Review: The Magic Toyshop

Short post today, I have so much reading to do (uni, but still fun), I can’t seem to concentrate on one book enough to write down my thoughts in a manner that will make sense to people not in my head. So apologies for my ramblings but since I am reading Virago books for Virago Reading Week I still wanted to share.

Angela Carter’s works have been on my radar for ages but so far I’ve always chickened out of actually reading anything by her. But this is a new year and I’ve recently gotten over my intimidation of Rushdie, so when I saw that Rachel and Carolyn are hosting a Virago Reading Week, it seemed like the perfect occasion to delve into Carter’s world.

Starting a book with a lot of preconceived notions is nearly always a problem, but I’m happy to say that I was not disappointed. The Magic Toyshop is completely amazing though not nearly as disturbing or weird as I expected. It’s foremost a coming of age story, namely that of 15-year-old Melanie who discovers and relishes in her newfound sexuality. However, when she and her siblings are suddenly orphaned, Melanie is confronted with the darker side of human interactions and sexuality. While she is at home, Melanie is free to explore her sexuality (going as far as to perform in front of a mirror), but when she and her siblings move to their uncle’s place in south London, she and her body seem to become something of a territory to be explored and conquered by men. There is Finn, whom she is both repelled by and attracted to, and of course her uncle who tries to exert control over her by deciding over her clothes, her speech and finally by trying to re-enacting Leda and the Swan.

The use of speech in this novel is certainly interesting. Uncle Philip uses it as a means of control; Melanie is told only to speak when addressed directly, and her aunt  has fled or been suppressed into speechlessness and has to use writing as a means of communication. The uncle does seem to prefer his family to be as silent as his puppets and suppressing their speech is one way of putting strings on his family. Uncle Philip’s love for his puppets is pretty creepy, as are the puppets. And I don’t know how weird that makes me, but I really expected there to be more to them (like being murdered people made into puppets. Should probably stop reading Joyce Carol Oates’ short stories).

What I also loved was Carter’s ability to create such atmospheric prose. It’s nearly lyrical in places but never too flowery or merely decorative. Are all her novels like that? I read that this was one of her earlier works, so I really want to see what she went on to achieve. The Magic Toyshop is amazing, but I think that aspects of power relations, gender and those dark and twisty instances of magical realism could be more pronounced.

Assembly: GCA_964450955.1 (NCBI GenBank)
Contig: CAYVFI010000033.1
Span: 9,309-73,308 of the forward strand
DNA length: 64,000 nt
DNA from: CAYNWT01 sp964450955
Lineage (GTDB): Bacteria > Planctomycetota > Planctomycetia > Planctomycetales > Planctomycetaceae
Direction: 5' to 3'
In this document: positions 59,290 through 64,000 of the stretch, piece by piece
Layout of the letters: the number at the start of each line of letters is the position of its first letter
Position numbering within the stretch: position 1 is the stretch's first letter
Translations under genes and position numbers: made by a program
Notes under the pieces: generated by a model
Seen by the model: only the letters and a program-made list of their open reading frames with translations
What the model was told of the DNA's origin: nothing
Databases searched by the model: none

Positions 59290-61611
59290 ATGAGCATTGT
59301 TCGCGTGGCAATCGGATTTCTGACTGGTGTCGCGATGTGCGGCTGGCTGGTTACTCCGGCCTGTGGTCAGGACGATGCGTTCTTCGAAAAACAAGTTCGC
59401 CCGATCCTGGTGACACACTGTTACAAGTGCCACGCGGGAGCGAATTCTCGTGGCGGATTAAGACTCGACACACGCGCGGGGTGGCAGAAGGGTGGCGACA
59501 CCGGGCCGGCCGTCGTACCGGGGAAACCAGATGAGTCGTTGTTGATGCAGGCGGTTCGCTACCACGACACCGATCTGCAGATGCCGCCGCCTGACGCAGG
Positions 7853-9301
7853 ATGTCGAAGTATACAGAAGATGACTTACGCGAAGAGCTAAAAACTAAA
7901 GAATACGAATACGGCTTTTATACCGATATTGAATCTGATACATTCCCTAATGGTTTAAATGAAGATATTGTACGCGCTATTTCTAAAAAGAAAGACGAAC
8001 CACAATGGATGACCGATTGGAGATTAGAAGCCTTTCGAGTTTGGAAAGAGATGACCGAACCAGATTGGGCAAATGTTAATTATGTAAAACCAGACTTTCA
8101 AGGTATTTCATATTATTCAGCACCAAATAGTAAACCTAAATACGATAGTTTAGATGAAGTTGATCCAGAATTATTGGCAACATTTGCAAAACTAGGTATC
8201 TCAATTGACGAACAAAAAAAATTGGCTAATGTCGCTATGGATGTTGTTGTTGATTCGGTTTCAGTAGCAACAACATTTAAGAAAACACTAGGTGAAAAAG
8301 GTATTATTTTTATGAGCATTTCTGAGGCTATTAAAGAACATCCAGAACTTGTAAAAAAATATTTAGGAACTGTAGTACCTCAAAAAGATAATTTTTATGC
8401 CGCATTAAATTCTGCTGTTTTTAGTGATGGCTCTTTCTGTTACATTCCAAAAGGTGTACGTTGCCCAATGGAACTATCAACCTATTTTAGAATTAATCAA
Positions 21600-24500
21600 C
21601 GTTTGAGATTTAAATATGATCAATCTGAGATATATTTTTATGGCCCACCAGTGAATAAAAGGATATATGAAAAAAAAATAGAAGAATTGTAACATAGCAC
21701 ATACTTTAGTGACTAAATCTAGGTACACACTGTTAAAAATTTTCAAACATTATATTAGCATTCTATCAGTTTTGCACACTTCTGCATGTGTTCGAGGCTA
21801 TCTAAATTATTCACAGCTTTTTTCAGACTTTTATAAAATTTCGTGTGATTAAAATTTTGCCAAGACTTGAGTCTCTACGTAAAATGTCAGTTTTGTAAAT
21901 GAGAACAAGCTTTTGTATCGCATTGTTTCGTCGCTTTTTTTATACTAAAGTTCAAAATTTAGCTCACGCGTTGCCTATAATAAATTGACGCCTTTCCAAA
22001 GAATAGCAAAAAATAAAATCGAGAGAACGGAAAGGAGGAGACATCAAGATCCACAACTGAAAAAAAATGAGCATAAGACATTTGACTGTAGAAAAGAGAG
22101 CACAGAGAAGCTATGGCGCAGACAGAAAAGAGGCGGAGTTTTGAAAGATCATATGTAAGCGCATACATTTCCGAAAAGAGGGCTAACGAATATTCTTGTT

For my second Virago read this week I chose Mad, Bad and Sad which is great so far. I’m happy I read The Female Malady last year, so now I can compare how Appignanesi and Showalter approach the subject (and I can nod knowledgeably when names and theories I’m familiar with pop up 😉 ).

What are you reading this week?

 

Other thoughts:

Things Mean A Lot

Verity’s Virago Venture

Another Cookie Crumbles

Lovely Trees Reads

 

Have you reviewed this book? Let me know and I’ll add a link!

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23 thoughts on “Review: The Magic Toyshop

  1. I’m glad you liked it, Bina, I also ordered it from Amazon in preparation for this week, but haven’t had time to get to it yet! I think I’m a little put off by the creepiness, but also wanting to explore Angela Carter’s prose and a unique coming of age story — the first few pages I read on Amazon really sold me! The cover is interesting, is that the edition you have?

    I also own Mad, Bad, Sad, I bought it in hardcover when I worked in a bookstore and could get books at a discount, but still haven’t read it yet. And I’ve been hearing about Elaine Showalter lately, I’ll have to investigate her.

    1. This is the edition I got from the library 🙂 It is a bit creepy, but not as much as I expected so perhaps you won’t mind that.

      Showalter is amazing! Mad, Bad and Sad os so great, but I’m still working through it. My edition is also hardback and weighs a ton 😉

  2. Interesting review, Bina! I liked your description of Carter’s prose – “It’s nearly lyrical in places but never too flowery or merely decorative.” So beautifully put! I love the cover of the book you have posted – so beautiful!

    Hope you are enjoying Virago week!

    1. I’ll have to read so much more by Carter, if she’s this good 🙂 Mad, Bad and Sad is great, definitely worth lugging a 500 page hardback with me on my commute 😉

    1. Must! 🙂 It’s great, and together with Showalter I think I know a lot more about Britain, women and psychiatry than a lot of other stuff now.

  3. I am not reading anything as intriguing as this sounds, I’ve settled for some good old fashioned crime and mystery in a book called Rabbit in the Moon, only a couple of chapters in can’t really comment yet.

  4. I took this book out of my library for VRW but haven’t gotten to it yet. I’m actually glad that to read that it’s not as disturbing or weird as you expected!

  5. I’m so glad to hear that you enjoyed this one!
    I’ve been meaning to read it for awhile, but I think I need to actually buy a copy so that when the right mood strikes me I’ll have it on hand. It sounds like the kind of book I’d have to be in a certain mood for to enjoy.

    1. I think you’re right with that, it’s a book you have to really be in the mood for. But then you’ll probably love it 🙂

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